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Tunisia's fall from democracy to authoritarianism

March 2, 2023

Image: Sousse, Tunisia

Tunisia, the first democracy arising from the 2011 Arab spring, has been rated as among the most democratic of the world's 50 Muslim-majority countries. Yet since mid-2021, Tunisia has experienced growing authoritarianism with dismantling of its democratic institutions and widening human rights violations. Ishaan Tharoor wrote in the Washington Post:

  • "Now, Tunisia’s fledgling democracy looks finished, while the country itself is entering a dark phase of authoritarian consolidation. Far from a unique success, it has become yet another cautionary tale in a region full of false dawns and dashed hopes. And it’s all happening with the de facto acquiescence of the Biden administration and its Western counterparts..."

  • "In July 2021, Tunisian President Kais Saied embarked on a slow-motion coup...'There has been a systematic dismantling of checks and balances. Individuals are being arrested without any legal foundations...', [stated] Said Benarbia of the Geneva-based International Commission of Jurists...

  • "While it grandstands over freedom and democracy in Ukraine, the Biden administration has, at best, issued periodic statements voicing “concern” for events transpiring in Tunisia. It has done little to mobilize any international response in defense of the country’s ailing democracy and welcomed the widely derided votes for a rubber-stamp Tunisian parliament as 'an essential initial step' for a democratic restoration."[1]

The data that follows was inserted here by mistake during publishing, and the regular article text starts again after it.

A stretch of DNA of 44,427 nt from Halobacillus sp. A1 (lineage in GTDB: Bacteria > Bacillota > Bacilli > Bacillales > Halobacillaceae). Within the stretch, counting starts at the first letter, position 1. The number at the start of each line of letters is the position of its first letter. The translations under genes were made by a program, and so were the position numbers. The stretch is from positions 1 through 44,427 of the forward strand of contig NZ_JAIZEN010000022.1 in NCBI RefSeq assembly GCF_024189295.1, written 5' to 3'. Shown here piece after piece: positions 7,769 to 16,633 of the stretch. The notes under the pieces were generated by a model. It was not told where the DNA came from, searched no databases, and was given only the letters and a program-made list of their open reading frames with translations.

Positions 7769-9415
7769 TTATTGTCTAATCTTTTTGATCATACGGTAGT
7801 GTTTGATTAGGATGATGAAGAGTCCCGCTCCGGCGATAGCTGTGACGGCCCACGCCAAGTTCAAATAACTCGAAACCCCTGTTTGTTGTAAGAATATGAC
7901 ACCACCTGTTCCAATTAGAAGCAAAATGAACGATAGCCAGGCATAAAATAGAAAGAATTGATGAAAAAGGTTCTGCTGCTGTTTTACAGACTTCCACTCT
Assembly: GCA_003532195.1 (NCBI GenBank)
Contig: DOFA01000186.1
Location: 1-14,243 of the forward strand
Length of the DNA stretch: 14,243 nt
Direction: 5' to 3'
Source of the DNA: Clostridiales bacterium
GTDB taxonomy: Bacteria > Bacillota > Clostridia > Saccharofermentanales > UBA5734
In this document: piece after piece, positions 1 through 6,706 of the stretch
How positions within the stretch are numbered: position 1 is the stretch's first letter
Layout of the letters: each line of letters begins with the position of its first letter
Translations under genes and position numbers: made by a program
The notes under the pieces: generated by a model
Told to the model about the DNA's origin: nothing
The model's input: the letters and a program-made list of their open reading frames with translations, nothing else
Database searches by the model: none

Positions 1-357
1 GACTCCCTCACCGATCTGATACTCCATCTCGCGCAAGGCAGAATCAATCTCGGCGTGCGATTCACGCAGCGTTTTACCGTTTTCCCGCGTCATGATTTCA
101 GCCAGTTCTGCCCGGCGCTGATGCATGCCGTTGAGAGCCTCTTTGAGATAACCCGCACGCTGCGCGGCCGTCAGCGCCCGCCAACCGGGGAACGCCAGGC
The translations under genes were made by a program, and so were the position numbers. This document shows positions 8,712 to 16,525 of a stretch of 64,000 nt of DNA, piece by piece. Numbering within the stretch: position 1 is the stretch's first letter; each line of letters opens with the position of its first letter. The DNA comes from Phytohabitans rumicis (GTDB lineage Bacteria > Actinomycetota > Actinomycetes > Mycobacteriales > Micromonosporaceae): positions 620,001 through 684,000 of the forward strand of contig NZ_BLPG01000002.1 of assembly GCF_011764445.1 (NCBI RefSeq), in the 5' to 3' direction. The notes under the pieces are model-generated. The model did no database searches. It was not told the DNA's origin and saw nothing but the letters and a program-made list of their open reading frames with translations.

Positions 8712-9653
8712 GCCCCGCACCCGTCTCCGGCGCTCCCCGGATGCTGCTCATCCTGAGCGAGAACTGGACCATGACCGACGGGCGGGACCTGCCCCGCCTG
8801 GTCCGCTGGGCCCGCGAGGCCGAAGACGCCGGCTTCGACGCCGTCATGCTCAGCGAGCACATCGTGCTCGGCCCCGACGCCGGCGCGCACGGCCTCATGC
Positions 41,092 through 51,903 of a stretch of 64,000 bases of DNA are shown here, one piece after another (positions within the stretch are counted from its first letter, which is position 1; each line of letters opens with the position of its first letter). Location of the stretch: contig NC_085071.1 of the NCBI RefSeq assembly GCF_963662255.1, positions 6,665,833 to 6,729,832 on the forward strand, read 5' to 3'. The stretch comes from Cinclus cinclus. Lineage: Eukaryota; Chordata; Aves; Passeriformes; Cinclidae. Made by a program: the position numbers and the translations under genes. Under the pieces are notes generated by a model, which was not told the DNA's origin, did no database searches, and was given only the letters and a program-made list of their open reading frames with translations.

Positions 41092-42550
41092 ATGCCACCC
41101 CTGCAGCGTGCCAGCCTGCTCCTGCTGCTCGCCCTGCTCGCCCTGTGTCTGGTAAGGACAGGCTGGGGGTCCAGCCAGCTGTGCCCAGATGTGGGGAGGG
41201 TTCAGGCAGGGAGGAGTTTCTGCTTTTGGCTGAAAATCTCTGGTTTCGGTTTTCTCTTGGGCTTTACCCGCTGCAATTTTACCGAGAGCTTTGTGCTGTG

Tharoor continued to note Tunisian President Saied's racist conduct with arbitrary arrests and rhetoric inciting violence against migrant from Subsaharan Africa.

Writing in the Journal of Democracy in 2018, Waggoner and Macdonald observed "a combustible combination of unmanaged social expectations, declining institutional capability, and persistent socioeconomic grievances" in Tunisia, contributing to a rise in violent religious extremism.


[1]. Tharoor, Ishaan. "The West shrugs as a democracy dies." Washington Post, March 1, 2023.

[2] Waggoner, Luke, and Geoffrey Macdonald. “Dashed Hopes and Extremism in Tunisia”. Journal of Democracy, vol. 29, no. 1, Jan. 2018, pp. 126-40.

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